• When they entered the 12-23 blog post range, they received one new monthly lead on average
  • When they climbed up to the 24-51 post range, their read generation efforts grew by 13%
  • When they indeed the 52+ range, they experienced a 77% increase in lead generation

This study covers under 1000 companies, and it’s over 13 years old! The internet has changed a lot in the last 13 years. Major events like the 2020 COVID pandemic completely revolutionized the digital landscape. And, between 2010 and 2023, the Google algorithm, users’ behavior, and the inbound marketing sector changed as well.

Are these findings relevant at all?

Thousands of Valuable Pages, Created Automatically 

The idea that publishing more leads to more traffic still holds up. However, we don’t have the data to estimate demand and lead generation. 

But, when it comes to traffic, if a website’s targeting thousands of highly relevant keywords and delivering useful, properly linked content, of course it’ll perform. That’s why programmatic SEO makes sense to begin with.

In short, programmatic pages are pieces of content created by curating a database to match search intent.

For instance, film streaming platform Mubi has a data base with 10,000 independent and critically-acclaimed films. These films are available on the subdirectory.

Screenshot from the browse page of Mubi, showing a number of films.

If you look for any of these films, you’ll find that all their individual pages have more or less the same structure:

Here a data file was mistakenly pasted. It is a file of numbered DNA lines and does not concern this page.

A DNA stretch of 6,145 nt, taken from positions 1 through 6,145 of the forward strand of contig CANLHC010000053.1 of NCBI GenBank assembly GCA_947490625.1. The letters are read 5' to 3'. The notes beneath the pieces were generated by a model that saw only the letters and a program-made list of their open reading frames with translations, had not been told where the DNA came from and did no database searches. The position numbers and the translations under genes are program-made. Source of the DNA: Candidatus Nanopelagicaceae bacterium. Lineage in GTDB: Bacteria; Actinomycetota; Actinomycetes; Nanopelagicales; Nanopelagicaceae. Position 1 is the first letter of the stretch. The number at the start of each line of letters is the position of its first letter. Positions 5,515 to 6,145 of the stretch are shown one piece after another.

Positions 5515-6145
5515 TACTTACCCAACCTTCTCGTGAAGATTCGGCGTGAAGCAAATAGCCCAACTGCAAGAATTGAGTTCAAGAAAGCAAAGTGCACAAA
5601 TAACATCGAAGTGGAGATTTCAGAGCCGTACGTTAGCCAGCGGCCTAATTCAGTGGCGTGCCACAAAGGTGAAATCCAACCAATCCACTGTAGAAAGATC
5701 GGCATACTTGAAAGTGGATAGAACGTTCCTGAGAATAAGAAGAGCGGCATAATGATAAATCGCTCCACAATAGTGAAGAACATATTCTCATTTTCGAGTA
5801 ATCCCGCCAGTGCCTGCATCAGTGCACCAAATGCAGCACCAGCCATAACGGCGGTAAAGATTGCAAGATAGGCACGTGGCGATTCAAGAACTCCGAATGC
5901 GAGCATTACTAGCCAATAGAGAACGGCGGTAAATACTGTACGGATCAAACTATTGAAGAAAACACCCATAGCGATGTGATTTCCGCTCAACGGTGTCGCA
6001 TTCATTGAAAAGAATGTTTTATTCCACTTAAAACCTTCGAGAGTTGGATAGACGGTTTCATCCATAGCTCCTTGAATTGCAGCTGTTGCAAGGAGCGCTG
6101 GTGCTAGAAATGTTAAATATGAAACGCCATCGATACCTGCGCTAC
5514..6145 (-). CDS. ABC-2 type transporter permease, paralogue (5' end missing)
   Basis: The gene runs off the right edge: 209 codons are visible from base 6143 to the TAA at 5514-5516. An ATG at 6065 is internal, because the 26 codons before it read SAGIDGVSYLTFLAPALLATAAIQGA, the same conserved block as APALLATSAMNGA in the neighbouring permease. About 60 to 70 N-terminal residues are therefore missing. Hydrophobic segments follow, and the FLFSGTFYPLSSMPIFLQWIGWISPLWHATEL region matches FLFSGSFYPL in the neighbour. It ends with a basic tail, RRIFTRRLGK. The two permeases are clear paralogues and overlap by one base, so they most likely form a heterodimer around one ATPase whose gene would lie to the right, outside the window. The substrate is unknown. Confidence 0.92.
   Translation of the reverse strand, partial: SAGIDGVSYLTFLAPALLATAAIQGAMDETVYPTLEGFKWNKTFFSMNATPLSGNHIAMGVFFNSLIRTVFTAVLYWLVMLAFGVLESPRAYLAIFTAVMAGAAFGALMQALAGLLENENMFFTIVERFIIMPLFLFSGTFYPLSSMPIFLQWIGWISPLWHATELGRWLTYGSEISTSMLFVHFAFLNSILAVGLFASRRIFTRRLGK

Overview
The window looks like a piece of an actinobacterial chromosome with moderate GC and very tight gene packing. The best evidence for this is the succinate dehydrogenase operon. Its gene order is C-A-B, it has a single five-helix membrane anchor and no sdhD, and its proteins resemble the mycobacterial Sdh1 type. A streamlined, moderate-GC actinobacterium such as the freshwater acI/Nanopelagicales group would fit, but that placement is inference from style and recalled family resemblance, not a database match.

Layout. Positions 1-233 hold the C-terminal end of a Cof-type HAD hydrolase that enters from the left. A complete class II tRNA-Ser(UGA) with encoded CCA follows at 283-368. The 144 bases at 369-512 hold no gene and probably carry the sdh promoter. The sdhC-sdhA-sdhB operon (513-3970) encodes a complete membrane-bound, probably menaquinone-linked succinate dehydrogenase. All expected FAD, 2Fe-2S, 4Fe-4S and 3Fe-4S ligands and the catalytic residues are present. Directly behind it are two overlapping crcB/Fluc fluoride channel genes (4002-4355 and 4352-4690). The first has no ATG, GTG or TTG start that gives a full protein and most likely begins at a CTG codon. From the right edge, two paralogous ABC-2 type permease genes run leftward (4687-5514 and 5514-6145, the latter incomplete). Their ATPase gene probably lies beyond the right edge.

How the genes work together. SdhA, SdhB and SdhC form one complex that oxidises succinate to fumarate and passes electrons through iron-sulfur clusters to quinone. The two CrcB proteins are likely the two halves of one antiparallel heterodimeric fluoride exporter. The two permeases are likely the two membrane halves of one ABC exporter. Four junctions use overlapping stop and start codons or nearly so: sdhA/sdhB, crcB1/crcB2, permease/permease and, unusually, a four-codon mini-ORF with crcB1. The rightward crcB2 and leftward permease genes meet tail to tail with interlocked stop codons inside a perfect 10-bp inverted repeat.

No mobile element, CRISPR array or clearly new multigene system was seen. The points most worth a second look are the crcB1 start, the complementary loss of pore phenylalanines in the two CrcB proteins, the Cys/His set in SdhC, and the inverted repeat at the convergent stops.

Two screenshots from Mubi. One from an individual film, the other from the catalog.
Twomore screenshots from Mubi.  One from an individual film, the other from the comment section on the blog.

While extremely useful, all of these pages’ content comes from curating:

  • Third party sources
  • Internal content collections

Only a few words are unique to each page. But still, they’re incredibly useful. Programmatic SEO shifts the workload from heavy, time-consuming creation to lean and efficient curation.

Mubi’s programmatic pages aren’t just available for individual films, but also for carefully curated film lists. Some of these lists are curated by MUBI users. And they all link to specific film pages.

MUBI is an SEO mammuth. In part, because it has cleverly combined programmatic SEO with user-generated content. The result? 

Success at scale:

A graph showing organic traffic and organic keywords from Mubi.

No-code integration platform Zapier is another example. Here’s their growth curve: 

A graph showing organic traffic and organic keywords from Zapier.

Zapier targets 1.4M keywords and received over 2.6 million visitors per month. 343 thousand of those visitors come from Zapier’s programmatic pages, which can be found under the /apps subdirectory.

Ahrefs screenshot on Zapier.